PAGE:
All parents are natural planners. As the parent of a child with a disability and a professional who assists communities and emergency planners with inclusive emergency plans, I know how much more critical emergency planning is for individuals with disabilities.
My daughter has the Angelman syndrome, a rare condition that limits her independence. I’m concerned for her safety in an emergency—so my husband and I have a plan. Our daughter’s many medicines are in one place, we have a list of prescriptions, diagnoses, doctors’ contact information, and insurance; and we know how to contact our daughter’s adaptive equipment and medical supply vendors.
This issue is important to the approximately 54 million Americans with disabilities and their families. At the Eunice Kennedy Shriver Center at UMass Medical School, my colleagues and I research and develop emergency planning solutions aimed at increasing equal access to emergency services, enhancing regulatory compliance, and promoting efficient response.
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Too often emergency plans don’t consider the needs of children and adults with disabilities, and they aren’t included in plan development. If a plan assumes that everyone can walk, talk, follow directions and move quickly, then many people with disabilities are left out. People with disabilities have experienced unclear emergency warnings, inaccessible shelters, lack of appropriate shelter services and separation from vital supports such as service animals and adaptive equipment. While the U.S. has come a long way toward “whole community” inclusive emergency planning and response, there is still a way to go.
My biggest worry is that when disaster strikes, my husband and I won’t be with our daughter; she’ll have to rely on a caregiver or first responder to help her. Surveys and history indicate that while many caregivers stay with their clients, and there are heartwarming stories from prior disasters to back this up, some will not. I also worry that responders won’t understand my daughter and may leave her behind.
So we have had tough discussions with caregivers about their self-preparedness and staying with our daughter until we arrive. I completed a form so that dispatchers would be able to alert responders to her needs, and I shared with our local EMS the names of hospitals likely to understand her disability.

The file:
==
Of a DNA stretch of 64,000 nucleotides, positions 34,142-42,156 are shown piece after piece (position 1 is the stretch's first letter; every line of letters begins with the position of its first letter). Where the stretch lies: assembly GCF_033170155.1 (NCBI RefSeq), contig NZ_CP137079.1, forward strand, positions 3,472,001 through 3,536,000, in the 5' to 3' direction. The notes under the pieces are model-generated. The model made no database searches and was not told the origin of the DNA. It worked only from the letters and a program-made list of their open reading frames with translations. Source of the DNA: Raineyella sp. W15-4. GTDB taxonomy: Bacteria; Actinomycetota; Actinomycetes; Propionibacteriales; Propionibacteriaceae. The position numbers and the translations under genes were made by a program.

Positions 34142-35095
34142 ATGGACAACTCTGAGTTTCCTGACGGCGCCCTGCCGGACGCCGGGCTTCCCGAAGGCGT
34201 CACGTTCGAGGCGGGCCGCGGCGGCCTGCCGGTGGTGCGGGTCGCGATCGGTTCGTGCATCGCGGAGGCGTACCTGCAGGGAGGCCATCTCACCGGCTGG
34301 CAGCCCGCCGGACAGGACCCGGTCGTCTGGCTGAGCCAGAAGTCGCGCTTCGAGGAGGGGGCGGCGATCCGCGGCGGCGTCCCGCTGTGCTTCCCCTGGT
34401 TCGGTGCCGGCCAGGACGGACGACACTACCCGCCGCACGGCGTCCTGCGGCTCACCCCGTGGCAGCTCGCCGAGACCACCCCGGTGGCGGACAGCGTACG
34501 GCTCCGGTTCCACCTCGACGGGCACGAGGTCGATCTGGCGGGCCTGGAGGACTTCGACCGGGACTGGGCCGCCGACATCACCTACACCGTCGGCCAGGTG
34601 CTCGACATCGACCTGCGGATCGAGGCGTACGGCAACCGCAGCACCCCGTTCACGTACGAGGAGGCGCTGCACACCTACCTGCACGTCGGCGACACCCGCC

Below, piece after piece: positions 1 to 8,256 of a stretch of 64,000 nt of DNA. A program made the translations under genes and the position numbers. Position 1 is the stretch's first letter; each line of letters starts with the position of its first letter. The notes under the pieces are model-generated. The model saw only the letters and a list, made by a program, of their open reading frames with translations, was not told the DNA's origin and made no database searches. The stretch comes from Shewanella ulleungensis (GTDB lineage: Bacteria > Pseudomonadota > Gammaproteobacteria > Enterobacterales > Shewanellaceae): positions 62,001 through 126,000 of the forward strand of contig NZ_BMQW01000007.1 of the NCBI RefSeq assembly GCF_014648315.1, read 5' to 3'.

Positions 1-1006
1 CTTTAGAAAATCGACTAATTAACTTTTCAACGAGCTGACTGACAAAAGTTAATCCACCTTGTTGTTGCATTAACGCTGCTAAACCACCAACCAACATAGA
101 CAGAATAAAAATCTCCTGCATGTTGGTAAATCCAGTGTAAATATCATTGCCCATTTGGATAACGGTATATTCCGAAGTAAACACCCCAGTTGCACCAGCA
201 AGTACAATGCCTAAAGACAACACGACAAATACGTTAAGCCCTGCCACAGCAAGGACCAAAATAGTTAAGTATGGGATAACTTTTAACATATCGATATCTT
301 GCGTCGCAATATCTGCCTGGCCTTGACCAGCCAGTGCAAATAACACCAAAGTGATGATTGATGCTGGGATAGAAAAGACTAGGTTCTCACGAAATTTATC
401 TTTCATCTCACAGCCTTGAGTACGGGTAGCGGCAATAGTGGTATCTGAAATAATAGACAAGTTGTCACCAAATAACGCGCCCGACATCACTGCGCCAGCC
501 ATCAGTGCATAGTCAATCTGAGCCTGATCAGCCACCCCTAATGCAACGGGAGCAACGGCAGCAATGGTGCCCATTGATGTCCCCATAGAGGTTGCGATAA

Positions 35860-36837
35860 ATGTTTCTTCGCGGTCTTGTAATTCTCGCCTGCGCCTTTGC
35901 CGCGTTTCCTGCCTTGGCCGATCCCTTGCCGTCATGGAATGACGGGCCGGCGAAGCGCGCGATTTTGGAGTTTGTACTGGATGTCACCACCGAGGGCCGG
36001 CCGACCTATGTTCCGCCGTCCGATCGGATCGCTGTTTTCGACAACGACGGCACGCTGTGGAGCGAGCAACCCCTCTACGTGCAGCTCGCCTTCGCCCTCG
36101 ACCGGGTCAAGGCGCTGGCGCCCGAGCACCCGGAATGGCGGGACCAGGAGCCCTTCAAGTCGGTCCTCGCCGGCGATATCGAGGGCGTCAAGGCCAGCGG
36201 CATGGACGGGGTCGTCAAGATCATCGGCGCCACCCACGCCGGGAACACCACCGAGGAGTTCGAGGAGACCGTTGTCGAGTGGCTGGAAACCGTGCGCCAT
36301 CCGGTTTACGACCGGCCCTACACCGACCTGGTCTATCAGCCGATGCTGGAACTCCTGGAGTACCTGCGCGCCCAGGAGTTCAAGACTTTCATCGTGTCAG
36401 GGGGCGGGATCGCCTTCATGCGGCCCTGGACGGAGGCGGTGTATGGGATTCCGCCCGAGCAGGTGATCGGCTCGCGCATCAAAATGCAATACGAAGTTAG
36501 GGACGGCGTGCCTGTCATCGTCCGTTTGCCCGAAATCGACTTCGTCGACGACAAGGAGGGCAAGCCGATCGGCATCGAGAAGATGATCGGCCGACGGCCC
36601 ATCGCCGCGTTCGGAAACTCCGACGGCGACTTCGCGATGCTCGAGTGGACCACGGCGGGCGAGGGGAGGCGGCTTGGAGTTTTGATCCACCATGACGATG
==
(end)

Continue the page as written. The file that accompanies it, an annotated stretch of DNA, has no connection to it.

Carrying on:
Many families with children with disabilities may not be well-prepared. When an online survey I conducted asked parents of children with disabilities about specific emergency planning steps they had taken, most had taken fewer than half the suggested number.
Parents of children with disabilities should ask themselves these questions:
Have you done advance “What if” thinking and planning, a kind of personal risk assessment? Here’s an example: What if your child uses a motorized wheelchair and what if there is a power outage and you can’t charge the wheelchair? Do you have an extra battery? An additional source of power? A manual wheelchair?
Do you have a quick “elevator story” about your child’s functional needs (without medical jargon) that you can tell to responders, neighbors, shelter personnel or other helpers? Do you have more detailed information about your child’s needs readily available?
If your child is in school, do you ask about the school’s emergency plans? Do you discuss your child’s emergency needs at the yearly Individualized Education Plan (IEP) meeting? Are any particular plans for your child incorporated into the IEP?
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Do you know where your local emergency shelter is and whether it is accessible?
Have you asked your child’s health care provider whether certain responder carries are safe? For example, some may develop breathing problems if they are carried over the shoulder in the traditional firefighter’s carry.
Citizen involvement with local emergency planning is an important step toward community resilience, which will make it easier for a community to bounce back after a disaster. If people with disabilities, families, provider and advocacy agencies participate in local emergency planning efforts, it means that disability-related emergency issues can be raised by experts with lived experience and local emergency planners can respond accordingly. To me, that is a critical matter of health equity.
This article was featured in Issue 57 – Conquering A New Year